training of the whole body infuses it with courage (Stefanović et al.
Types of foot races
There were many lengths and types of foot races in ancient Greece. The
standard distance that these races were measured in was the stade
(where one stadia is approximately 185 meters). The one-stade race was
the most prestigious; the mythical founder of the
Olympic Games could
allegedly run it in one breath. Other running events included a
two-stade race, and the Dolichos, which was a long-distance race that
was 20 or 24 stades long, or about two and a half miles. For races
longer than one stade, runners would have to turn 180 degrees around a
post at each of the two ends of the stadium (Flaceliere 106).
In the Olympics, there was a race in armor, the Hoplitodromos, which
reflected the games' origins as a means of training for warfare. The
torch-relay race was added to entertain the crowds. This event was run
the night before the ancient
Olympic Games began (Olympic
Sports - Foot Races). Today we honor this tradition with the
Olympic torch. One event that was not ever in the ancient Olympic
Games is the marathon. What is called a marathon today gets its name
from the 280-mile (451 km) distance covered by the runner
Pheidippides over the course of three to four days from
Sparta and then back to
Marathon in 490 BCE. He was sent to gain the
help of the Spartans against the attack of the Persian army in
Marathon. In 1896, at the first modern Olympics, the very first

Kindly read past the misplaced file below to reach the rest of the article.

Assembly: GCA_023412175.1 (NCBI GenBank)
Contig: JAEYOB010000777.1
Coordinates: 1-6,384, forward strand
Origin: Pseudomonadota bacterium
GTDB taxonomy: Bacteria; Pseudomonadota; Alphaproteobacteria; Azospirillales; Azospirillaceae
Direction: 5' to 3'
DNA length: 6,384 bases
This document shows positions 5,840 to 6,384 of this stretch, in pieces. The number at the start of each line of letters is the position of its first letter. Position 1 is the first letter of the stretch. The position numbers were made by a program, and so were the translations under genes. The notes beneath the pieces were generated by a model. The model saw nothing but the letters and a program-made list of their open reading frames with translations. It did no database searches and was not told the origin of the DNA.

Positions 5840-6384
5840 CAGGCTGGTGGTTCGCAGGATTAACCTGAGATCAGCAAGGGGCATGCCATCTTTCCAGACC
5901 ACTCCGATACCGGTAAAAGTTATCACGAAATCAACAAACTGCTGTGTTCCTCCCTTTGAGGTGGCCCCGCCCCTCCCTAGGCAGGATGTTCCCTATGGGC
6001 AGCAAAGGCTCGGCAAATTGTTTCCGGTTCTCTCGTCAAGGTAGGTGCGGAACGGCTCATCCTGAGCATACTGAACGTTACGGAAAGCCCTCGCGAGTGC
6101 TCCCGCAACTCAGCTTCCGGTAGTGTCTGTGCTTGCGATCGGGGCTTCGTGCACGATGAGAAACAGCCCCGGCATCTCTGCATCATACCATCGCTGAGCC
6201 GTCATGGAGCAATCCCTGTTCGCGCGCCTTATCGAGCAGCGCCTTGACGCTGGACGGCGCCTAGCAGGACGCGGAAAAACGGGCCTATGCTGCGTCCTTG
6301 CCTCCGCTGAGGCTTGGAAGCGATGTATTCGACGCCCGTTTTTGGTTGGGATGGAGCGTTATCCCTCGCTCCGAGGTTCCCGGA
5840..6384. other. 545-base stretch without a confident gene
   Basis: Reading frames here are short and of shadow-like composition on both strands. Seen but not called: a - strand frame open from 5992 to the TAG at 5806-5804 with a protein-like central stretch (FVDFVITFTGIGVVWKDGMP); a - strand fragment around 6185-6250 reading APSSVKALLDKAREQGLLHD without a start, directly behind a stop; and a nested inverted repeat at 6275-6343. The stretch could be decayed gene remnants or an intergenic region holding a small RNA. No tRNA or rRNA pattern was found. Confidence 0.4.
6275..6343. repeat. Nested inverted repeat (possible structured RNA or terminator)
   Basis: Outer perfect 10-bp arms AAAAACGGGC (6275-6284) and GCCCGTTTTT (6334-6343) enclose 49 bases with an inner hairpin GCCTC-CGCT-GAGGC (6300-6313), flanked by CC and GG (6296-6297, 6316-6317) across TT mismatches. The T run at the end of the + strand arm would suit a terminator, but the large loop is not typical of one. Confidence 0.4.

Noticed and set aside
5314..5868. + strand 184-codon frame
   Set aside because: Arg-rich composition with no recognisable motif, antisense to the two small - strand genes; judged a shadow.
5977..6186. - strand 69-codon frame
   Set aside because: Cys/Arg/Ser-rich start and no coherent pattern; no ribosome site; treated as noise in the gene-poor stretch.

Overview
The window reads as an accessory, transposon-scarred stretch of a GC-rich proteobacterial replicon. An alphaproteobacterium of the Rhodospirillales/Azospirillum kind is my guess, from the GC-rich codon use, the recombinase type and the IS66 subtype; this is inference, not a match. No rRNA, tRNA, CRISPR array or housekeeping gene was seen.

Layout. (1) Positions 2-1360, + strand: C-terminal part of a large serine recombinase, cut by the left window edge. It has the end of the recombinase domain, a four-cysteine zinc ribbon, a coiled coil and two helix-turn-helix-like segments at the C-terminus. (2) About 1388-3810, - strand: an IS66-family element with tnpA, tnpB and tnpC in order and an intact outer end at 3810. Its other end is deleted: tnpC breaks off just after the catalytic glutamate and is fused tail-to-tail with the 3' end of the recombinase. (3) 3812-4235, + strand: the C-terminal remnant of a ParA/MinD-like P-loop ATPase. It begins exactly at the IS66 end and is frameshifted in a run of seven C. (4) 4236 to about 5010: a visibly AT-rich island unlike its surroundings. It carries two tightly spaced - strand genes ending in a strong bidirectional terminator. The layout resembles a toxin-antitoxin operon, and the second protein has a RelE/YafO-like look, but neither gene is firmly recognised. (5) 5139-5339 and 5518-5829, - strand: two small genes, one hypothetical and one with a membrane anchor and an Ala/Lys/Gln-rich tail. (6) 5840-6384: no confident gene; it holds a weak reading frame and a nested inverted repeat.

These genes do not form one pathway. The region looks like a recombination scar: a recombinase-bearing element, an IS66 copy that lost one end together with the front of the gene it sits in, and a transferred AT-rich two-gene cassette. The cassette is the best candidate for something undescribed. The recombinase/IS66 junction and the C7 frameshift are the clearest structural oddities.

modern-day marathon was run. To honor the history of Greek running,
Greece chose a course that would mimic the route run by Pheidippides.
The race course covered 24.85 miles (40.0 km). The route started
at a bridge in the town of
Marathon and ended in the Olympic stadium
reference perseus project. Another event in the ancient Olympic Games
was the pentathlon. The pentathlon was a combination of five events:
discus, javelin, jumping, running and wrestling. This race reflected
the ancient Greek belief that one’s body should be strong as a whole
and not just in one area.
Aristotle describes a man’s ultimate
physical beauty as a body capable of enduring all challenges. This is
why he viewed the athletes in the pentathlon as the most beautiful of
them all.
Greece developed, sports also developed. Athletics in
Greece became a very scientific and philosophical field of
study and practice. Many philosophers had their own ideas about how
athletes should train. By the fourth century BCE, sports in ancient
Greece became so competitive and advanced that specialized coaches
developed for each particular sport. These coaches were known as